The 127th Legislature has folded its tents and not-so-silently slipped away. Early! Statutory adjournment was not until April 20, but Augusta shut down in the wee hours of April 16. They will be back to deal with gubernatorial vetoes, and there may be a bill or two before them on that occasion. But for the most part, the work of the session is over.
The end game drama was minimized by the fact that a budget was not among the final bills. This meant no threat of a shutdown and not much by way of heavy artillery to force agreement between the parties. When the dust clears, a number of bills, maybe a record number, simply will have evaporated.
Bills can die in “non-con” (non-concurrence) when the two chambers cannot agree on a final version. They may be left on the docket without being taken up for final votes. They may be abandoned on the appropriations table without funding.
Senators, too, can be left behind at the end of a session. Seven current senators will not be on the ballot this November. Two are termed out; five more have declined to run again despite being eligible. Three are Republicans; four are Democrats.
The senate majority will be hotly contested, with Republicans hoping to maintain their lead and Democrats longing to wrest it from their grasp. Hopes are high for both parties on the House side, but that is a steeper climb for Republicans, who are currently in the minority.
Gov. Paul LePage is fervently hoping for the 128th Legislature to be more biddable. Good luck with that. If there is any justice, Mike Thibodeau will be back to continue his even-handed leadership at the senate end of the hall, and that is surely not the governor’s preference.
Rumored to be short of fuse and devoutly conservative, President Thibodeau was instead a model of fairness and unfazed by his governor’s flamboyance. When the governor delayed seating a senator elected in a special election, the senate president decreed that all roll call votes would be suspended until the senator was sworn in. An elegant response.
Speaker of the House Mark Eves is term limited, as is Majority Leader Jeff McCabe. Assistant Leader Sara Gideon may serve two more terms, and she is the anticipated successor to the podium, or at least to the top position in her caucus.
Breaking news from the Blaine House last week was LePage’s announcement on radio: “I am all done with drugs.” That’s a relief! But we jest. The governor was simply throwing up his hands when it came time to try to deal with the state war against drugs, having failed to get his own proposals passed.
There is no give-and-take with this governor. It’s his way or the foot-stomping, door-slamming way. There were plenty of proposals on the table, but if they differed from the governor’s in varying degrees, he shot them down.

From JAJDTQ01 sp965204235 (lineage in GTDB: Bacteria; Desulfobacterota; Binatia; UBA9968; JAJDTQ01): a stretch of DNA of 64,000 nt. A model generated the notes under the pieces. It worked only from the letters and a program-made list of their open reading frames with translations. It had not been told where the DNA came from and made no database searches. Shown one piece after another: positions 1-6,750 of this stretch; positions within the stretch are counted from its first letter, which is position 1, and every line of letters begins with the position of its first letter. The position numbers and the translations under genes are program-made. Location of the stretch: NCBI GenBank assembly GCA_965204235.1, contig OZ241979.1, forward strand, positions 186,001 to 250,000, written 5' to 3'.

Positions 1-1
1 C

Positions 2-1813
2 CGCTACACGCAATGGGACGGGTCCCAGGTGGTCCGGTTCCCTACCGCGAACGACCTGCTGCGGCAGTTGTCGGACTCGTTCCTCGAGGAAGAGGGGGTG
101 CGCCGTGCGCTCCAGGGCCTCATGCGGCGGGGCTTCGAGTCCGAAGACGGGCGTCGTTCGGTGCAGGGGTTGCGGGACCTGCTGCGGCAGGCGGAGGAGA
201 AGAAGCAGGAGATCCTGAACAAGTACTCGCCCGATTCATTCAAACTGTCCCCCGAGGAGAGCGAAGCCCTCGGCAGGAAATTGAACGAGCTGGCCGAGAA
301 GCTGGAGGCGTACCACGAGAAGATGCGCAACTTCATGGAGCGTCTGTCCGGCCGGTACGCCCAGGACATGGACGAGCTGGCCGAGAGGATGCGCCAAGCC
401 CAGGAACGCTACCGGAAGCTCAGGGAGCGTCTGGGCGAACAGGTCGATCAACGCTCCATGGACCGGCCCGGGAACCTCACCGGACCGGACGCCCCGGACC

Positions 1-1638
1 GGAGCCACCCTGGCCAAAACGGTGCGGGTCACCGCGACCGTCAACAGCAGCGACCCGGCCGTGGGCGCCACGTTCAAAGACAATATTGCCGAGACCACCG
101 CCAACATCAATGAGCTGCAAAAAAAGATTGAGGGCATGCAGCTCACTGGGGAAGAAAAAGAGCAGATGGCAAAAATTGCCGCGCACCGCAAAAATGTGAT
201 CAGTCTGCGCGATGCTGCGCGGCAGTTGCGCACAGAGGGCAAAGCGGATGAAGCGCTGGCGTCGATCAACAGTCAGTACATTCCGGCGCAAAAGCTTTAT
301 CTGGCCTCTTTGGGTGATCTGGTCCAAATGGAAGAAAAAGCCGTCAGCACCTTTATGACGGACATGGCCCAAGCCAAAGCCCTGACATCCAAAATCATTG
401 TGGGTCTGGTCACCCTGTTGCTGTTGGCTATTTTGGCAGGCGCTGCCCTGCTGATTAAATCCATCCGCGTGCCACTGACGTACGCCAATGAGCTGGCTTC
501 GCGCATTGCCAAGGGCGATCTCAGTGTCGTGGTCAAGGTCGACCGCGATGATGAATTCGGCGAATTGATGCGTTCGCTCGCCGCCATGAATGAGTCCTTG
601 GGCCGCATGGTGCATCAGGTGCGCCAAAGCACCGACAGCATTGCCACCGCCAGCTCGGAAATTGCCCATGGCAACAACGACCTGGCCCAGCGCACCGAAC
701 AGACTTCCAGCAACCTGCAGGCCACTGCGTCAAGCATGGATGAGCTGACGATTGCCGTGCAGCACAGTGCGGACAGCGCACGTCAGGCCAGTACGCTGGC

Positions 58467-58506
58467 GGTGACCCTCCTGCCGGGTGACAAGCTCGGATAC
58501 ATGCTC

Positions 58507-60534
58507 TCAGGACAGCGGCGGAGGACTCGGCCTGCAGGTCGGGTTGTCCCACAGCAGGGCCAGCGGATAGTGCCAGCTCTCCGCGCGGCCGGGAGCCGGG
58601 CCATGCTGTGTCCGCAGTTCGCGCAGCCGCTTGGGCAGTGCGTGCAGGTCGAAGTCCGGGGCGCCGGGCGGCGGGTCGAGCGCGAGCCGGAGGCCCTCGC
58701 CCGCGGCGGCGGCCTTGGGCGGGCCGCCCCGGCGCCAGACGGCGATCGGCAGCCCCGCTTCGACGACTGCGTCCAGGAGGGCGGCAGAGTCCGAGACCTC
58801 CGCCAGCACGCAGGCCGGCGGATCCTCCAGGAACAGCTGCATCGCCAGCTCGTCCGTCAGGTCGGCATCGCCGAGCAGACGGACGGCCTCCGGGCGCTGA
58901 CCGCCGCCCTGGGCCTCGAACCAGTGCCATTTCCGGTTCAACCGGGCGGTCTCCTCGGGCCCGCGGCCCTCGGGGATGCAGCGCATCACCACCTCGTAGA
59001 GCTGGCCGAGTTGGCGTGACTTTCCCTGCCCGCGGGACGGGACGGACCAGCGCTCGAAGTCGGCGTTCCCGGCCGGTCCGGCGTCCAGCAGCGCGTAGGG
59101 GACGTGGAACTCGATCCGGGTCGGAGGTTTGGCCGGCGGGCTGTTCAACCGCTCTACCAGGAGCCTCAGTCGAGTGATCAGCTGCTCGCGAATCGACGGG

His veto messages scoured the legislature for positions often unrelated to the matter at hand. In his veto of LD 935, An Act Regarding Alcohol Manufacturing Licenses Issued to Research Facilities, he made his intentions plain.
“I am vetoing all bills sponsored by Democrats because they have stifled the voice of Maine citizens by preventing them from voting on the elimination of the income tax.” Okay. No alcohol licenses for you! “I will not sit by and watch a handful of Democrats disenfranchise the people they were elected to represent,” he continued. “Therefore, any bills sponsored by Democrats must have at least a two-thirds vote and a roll call to get by me.”
In his veto of LD 1682, he attributed the more positive relationship between previous administrations and the legislature to the fact that “they were both controlled by like-minded socialists.”
In his veto of LD 1605, an act to extend the time to begin legal action in a murder case, the governor opined that the bill was “nothing more than pandering to grieved families.” If anyone deserves “pandering,” it might be the families of those lost to homicide. But the governor labeled it “a hollow bill making empty promises for political gain.”
But it is his veto of LD 1532 that is of particular interest. Never mind the substance of this bill. It is his justification of his veto that catches the ear. “What I do not hear,” said the governor, “is there is an epidemic of [people] skipping out on their obligations, at least not to the degree that legislation and state interference in these situations are necessary.”
This is precisely the argument made by those defending welfare programs from the governor’s wrath. The large majority of welfare clients are in genuine need. There is no epidemic of people violating the rules. Yet the governor has acted as though welfare fraud is rampant. It is not.
Never mind all this. Finches are swarming backyard bird feeders, and shorts and bare arms have appeared. The barriers are down on the roads of Acadia National Park. The legislature has decamped. Let summer begin.